“The Savage Playground”
Released: 22nd January 2013
Released via Gain Records
You should never assume a certain genre of music belongs to a certain age. The so-called “eighties hair metal” is very much rocking and up-to-date nowadays, at least when it comes down to CrashDïet.
The band has matured in these last couple of years, sounding harder and somewhat more consistent, yet without ever losing its rebellious sleaze grip. There’s also a bigger concern for details, little touches that turn the songs richer but keep them in the straightforward rock path.
For instance, the first single, “Cocaine Cowboys”. As the title itself reveals, it’s a song about that particular addiction, the masters and slaves of it. And as they chose to call the dealers by “cowboys”, the intro is the main riff of the song played in an acoustic guitar, very Old West style. And that repetitive note which “Anarchy” starts with, building expectations up, just like in a riot. Or the piano in “Excited”. Don’t know about you, but I thought these were all priceless.
The opening track, “Change The World”, brings to mind “Riot In Everyone” – the same message of not following political-correct flocks, but the music itself more elaborated, more guitar work, the bass even more present and the beats more diverse. It has single-material stamped all over it.
Not a ballad in any way – this time the boys kept them at bay – but there’s something softer about “California” that makes you think of convertibles driving through long avenues into the California sunset, just like you see in the movies. Mind you that I said “softer”, not “soft”, as the rhythm is still pretty much alive here.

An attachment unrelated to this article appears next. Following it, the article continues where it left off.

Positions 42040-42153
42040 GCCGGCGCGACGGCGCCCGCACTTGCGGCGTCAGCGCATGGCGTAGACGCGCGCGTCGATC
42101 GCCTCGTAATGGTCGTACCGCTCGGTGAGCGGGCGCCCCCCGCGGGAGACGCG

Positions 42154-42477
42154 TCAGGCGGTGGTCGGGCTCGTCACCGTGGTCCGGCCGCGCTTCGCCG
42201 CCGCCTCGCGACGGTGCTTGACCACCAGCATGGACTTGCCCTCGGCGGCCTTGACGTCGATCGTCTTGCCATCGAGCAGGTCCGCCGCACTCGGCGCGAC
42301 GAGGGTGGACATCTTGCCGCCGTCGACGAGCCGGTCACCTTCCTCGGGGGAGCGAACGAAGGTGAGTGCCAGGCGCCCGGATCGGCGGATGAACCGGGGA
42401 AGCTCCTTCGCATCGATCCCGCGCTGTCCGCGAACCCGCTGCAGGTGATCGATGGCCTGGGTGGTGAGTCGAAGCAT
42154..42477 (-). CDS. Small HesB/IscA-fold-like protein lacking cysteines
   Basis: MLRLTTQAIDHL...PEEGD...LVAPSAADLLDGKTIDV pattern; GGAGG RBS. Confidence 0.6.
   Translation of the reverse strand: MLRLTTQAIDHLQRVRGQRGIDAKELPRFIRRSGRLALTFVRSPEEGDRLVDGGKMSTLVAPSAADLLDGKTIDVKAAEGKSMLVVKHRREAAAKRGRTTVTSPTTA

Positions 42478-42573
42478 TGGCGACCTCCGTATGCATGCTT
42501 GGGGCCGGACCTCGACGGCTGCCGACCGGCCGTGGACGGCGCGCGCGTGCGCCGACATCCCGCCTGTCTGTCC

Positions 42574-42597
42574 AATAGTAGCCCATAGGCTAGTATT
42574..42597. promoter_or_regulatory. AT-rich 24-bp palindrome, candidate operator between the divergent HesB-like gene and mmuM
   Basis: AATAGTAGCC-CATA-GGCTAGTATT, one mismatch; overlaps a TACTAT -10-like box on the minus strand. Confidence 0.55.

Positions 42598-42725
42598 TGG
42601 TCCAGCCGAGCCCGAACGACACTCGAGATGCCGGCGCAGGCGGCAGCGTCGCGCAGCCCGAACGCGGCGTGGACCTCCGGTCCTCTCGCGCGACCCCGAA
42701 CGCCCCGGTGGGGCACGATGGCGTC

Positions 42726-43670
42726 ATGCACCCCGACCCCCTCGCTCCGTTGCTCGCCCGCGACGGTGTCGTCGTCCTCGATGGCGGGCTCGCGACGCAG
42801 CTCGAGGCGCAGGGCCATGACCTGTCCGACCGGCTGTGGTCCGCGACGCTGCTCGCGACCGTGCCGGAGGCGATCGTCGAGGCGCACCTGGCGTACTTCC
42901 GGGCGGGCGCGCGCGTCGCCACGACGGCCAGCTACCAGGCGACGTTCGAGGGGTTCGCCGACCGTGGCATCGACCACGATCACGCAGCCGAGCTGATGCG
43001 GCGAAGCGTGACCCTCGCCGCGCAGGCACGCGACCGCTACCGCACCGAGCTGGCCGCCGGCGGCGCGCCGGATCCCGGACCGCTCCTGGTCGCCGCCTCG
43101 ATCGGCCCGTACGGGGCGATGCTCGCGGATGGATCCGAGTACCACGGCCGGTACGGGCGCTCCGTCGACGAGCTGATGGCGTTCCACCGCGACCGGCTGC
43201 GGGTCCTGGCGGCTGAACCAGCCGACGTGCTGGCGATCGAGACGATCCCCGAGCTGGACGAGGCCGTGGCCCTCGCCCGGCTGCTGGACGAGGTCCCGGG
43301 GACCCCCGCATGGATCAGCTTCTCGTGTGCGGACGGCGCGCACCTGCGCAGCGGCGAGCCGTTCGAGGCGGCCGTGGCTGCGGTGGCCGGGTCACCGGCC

Both “Circus” and “Damaged Kid” keep the rock pumping through and through, but it’s “Drinkin’ Without You” that’s the sleaze rock poster-song, all sleek and loose. “Snakes In Paradise” is also very sleazy, but in a dark kind of way.
And then there’s “Garden Of Babylon”, a track with some of the angriest and, at the same time, most melodic moments of “The Savage Playground”. Despite its more than 7-minute length, something we’re not used to with CrashDïet, I strongly recommend it.
When I reviewed “Generation Wild” almost three years ago, the last line read “The kids of the underground are back and, I dare to say, stronger than ever”. Now that “The Savage Playground” is here, “stronger than ever” takes a whole new meaning.
5 / 5
Renata “Pieni” Lino